National Poliomyelitis Eradication Initiative
Acute Flaccid Paralysis (AFP) Surveillance Programme
Poliomyelitis was made a notifiable disease in Sri Lanka in 1944. OPV immunization of children
was commenced island wide in 1964. Since the initiation of Expanded Programme on
Immunization (EPI) in 1978, case incidence of poliomyelitis dropped drastically as the
immunization coverage soared. With the dwindling caseload, it is very important to carry out
enhanced surveillance to ensure that every case of poliomyelitis is detected. The purpose is to
reliably identify areas where poliovirus transmission is occurring or is likely to occur and to allow
supplementary immunization activities to be focused where it is necessary.
Case based surveillance of individual acute flaccid paralysis (AFP) cases was initiated in 1991 in
order to detect a possible poliomyelitis case wherever it may occur. The last case of confirmed
poliomyelitis from the country was reported in 1993, in an under immunized female child aged 2
years from Kataragama in the DPDHS Division of Moneragala. Since Sri Lanka has been polio free
for more than a decade, the ability to detect and respond rapidly to every case of AFP has become
critical and surveillance is carried out with special emphasis to eliminate poliomyelitis as a cause
for the paralysis in these cases.
A standard case definition of a suspected case of Poliomyelitis/ an AFP case has been adopted for
the surveillance programme.
AFP Case definition
An AFP case is defined as any child less than fifteen years of age with Acute Flaccid Paralysis or
any person with paralytic disease at any age when poliomyelitis is strongly suspected.
Goal: A Polio Free Sri Lanka
Maintenance of a high immunization coverage among infants with three doses of OPV
before the 1st birthday
National immunization days
‘Mop – Up’ immunization campaigns
Epidemiological Unit is the central co-ordinating and monitoring agency for the National AFP
Surveillance Programme under the National Poliomyelitis Eradication Initiative.
Fifty five (55) hospitals where a Paediatrician is in place act as sentinel sites for AFP surveillance.
AFP cases are notified to the Epidemiological Unit from these sites. Infection Control Nurses of
these hospitals routinely monitor and report to the Epidemiological Unit. Regional Epidemiologists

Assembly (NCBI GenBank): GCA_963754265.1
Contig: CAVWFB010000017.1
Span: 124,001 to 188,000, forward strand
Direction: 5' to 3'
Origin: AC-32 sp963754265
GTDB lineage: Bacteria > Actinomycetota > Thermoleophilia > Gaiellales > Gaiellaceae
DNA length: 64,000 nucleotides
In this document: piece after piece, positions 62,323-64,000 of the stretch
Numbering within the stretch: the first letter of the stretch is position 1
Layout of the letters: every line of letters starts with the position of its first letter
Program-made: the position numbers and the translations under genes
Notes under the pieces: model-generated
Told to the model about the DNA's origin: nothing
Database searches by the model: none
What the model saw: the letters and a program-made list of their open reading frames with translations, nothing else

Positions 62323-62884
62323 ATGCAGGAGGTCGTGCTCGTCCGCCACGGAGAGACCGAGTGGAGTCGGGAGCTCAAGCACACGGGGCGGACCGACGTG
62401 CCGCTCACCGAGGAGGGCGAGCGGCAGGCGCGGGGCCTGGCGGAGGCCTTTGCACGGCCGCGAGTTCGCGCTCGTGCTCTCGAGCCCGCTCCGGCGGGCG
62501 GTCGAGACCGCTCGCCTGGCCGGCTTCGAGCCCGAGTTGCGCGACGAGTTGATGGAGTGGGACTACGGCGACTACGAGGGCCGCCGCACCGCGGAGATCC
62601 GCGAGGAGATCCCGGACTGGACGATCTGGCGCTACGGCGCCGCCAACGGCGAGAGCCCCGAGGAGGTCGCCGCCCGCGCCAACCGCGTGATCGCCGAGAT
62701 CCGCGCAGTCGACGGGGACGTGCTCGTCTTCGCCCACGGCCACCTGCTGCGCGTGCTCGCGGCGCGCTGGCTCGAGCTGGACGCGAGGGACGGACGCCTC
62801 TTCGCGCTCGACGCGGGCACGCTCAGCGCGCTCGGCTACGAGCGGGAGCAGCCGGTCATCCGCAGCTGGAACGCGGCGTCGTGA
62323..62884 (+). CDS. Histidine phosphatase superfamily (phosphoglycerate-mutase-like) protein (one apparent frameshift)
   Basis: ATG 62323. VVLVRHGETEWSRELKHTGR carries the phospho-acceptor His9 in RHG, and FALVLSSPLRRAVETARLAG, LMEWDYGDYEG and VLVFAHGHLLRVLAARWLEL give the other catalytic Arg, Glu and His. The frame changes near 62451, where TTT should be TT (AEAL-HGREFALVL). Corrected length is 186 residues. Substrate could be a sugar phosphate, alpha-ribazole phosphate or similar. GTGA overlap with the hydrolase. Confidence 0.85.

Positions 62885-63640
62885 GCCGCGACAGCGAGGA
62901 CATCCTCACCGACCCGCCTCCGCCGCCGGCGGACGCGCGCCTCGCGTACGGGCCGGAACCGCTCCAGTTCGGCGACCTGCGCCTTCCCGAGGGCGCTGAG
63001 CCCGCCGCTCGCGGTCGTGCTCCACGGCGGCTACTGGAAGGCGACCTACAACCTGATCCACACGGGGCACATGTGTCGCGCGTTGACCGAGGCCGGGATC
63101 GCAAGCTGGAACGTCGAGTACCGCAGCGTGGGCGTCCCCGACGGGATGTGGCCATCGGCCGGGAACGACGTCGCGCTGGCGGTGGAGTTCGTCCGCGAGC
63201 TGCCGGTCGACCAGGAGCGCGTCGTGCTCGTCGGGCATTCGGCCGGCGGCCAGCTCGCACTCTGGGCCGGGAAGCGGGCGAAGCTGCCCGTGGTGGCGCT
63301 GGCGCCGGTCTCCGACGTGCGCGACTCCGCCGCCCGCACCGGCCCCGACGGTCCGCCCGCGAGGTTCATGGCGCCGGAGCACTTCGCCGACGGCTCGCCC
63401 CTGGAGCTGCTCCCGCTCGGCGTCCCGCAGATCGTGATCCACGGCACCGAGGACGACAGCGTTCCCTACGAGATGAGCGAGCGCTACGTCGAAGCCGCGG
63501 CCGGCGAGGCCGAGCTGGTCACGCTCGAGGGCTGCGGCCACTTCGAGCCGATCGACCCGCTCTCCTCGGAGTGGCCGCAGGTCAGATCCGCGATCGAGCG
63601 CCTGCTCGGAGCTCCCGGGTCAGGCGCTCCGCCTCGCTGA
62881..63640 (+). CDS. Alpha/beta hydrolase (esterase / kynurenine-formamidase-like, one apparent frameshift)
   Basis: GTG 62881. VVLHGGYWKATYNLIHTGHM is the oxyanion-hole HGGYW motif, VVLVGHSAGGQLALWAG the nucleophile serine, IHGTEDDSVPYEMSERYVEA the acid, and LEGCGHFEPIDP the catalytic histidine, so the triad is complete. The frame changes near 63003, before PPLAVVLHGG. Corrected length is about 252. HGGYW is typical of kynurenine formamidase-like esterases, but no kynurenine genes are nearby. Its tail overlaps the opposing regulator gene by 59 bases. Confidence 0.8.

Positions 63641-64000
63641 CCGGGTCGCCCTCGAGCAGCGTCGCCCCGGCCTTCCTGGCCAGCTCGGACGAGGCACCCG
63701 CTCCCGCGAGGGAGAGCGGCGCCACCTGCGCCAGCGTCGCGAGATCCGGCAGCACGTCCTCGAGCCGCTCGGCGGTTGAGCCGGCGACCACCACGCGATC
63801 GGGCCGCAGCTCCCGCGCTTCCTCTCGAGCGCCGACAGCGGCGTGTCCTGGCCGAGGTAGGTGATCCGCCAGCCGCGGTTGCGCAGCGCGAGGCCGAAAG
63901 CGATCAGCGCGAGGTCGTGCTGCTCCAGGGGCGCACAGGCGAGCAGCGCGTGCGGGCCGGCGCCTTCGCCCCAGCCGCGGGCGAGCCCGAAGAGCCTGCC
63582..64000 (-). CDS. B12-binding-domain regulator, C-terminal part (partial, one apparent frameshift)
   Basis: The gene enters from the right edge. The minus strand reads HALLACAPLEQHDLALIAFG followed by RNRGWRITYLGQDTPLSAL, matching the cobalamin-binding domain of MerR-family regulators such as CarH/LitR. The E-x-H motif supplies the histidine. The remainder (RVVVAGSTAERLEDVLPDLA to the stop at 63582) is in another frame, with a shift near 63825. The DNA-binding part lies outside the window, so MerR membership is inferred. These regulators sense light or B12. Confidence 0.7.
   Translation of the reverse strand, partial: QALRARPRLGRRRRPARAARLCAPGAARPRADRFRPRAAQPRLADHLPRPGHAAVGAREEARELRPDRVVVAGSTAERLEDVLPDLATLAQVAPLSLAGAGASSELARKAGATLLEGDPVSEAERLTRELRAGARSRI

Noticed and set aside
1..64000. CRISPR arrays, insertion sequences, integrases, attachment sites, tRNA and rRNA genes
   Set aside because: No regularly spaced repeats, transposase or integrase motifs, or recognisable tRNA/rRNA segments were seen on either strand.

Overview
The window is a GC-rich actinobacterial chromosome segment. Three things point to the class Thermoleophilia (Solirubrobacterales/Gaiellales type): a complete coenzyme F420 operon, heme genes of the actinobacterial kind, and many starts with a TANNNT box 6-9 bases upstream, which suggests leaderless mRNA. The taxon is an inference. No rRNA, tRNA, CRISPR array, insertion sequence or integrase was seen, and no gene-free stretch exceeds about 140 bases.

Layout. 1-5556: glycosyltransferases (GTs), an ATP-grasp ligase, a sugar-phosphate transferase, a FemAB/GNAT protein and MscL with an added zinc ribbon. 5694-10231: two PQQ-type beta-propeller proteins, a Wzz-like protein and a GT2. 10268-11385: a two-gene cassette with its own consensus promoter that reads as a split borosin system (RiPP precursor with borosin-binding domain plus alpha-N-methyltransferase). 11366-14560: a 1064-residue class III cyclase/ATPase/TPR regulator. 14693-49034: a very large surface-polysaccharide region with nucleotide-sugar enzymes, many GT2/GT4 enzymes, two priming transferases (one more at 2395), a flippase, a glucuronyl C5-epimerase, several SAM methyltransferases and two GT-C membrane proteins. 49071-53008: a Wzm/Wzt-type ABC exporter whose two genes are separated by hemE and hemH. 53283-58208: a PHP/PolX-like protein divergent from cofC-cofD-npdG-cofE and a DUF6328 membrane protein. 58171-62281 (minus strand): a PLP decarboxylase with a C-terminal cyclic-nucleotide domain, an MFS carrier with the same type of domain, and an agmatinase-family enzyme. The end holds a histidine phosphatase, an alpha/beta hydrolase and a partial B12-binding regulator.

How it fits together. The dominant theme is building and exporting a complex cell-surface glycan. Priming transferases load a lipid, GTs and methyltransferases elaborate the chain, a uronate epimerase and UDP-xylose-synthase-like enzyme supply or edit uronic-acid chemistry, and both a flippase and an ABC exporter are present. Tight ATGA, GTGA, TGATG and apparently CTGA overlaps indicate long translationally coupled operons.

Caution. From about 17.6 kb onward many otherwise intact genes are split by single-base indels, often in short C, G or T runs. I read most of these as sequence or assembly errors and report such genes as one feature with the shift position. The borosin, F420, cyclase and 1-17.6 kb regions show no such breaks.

(RE) actively search for cases in the sentinel sites in their respective districts and also report to the
Epidemiological Unit. Active surveillance is also carried out centrally at the main sentinel site for
AFP Surveillance in the country, the Lady Ridgeway Hospital (LRH).
EPIDEMIOLOGICAL UNIT MRI
DPDHS / RE
ACTIVE Sentinel Sites/Major Hospitals
LABORATORY SURVEILLANCE (STOOL SAMPLES)
Once an AFP case is notified it is assigned an identification number and entered in the National
AFP Register. The relevant RE, Deputy Provincial Director of Health Services (DPDHS) and the
Medical Officer of Health (MOH) are also notified of the case. The reporting institution collects two
timely stool samples from the case for polio virology.
These stool samples for polio virology from AFP cases are received at the Medical Research
Institute (MRI), which is the Regional Reference Laboratory for Polio for the region. The
Epidemiological Unit sends surveillance data of the AFP cases to the MRI and the laboratory data
on AFP cases are communicated to the Epidemiological Unit by the MRI. Case surveillance and
laboratory surveillance data are sent to the World Health Organization by these two organizations
All AFP cases reported are followed up till they are discarded as non-polio AFP cases. This is
usually carried out following virology results and neurological examination and follow up. However
those that cannot be discarded are forwarded to the National Polio expert Committee for final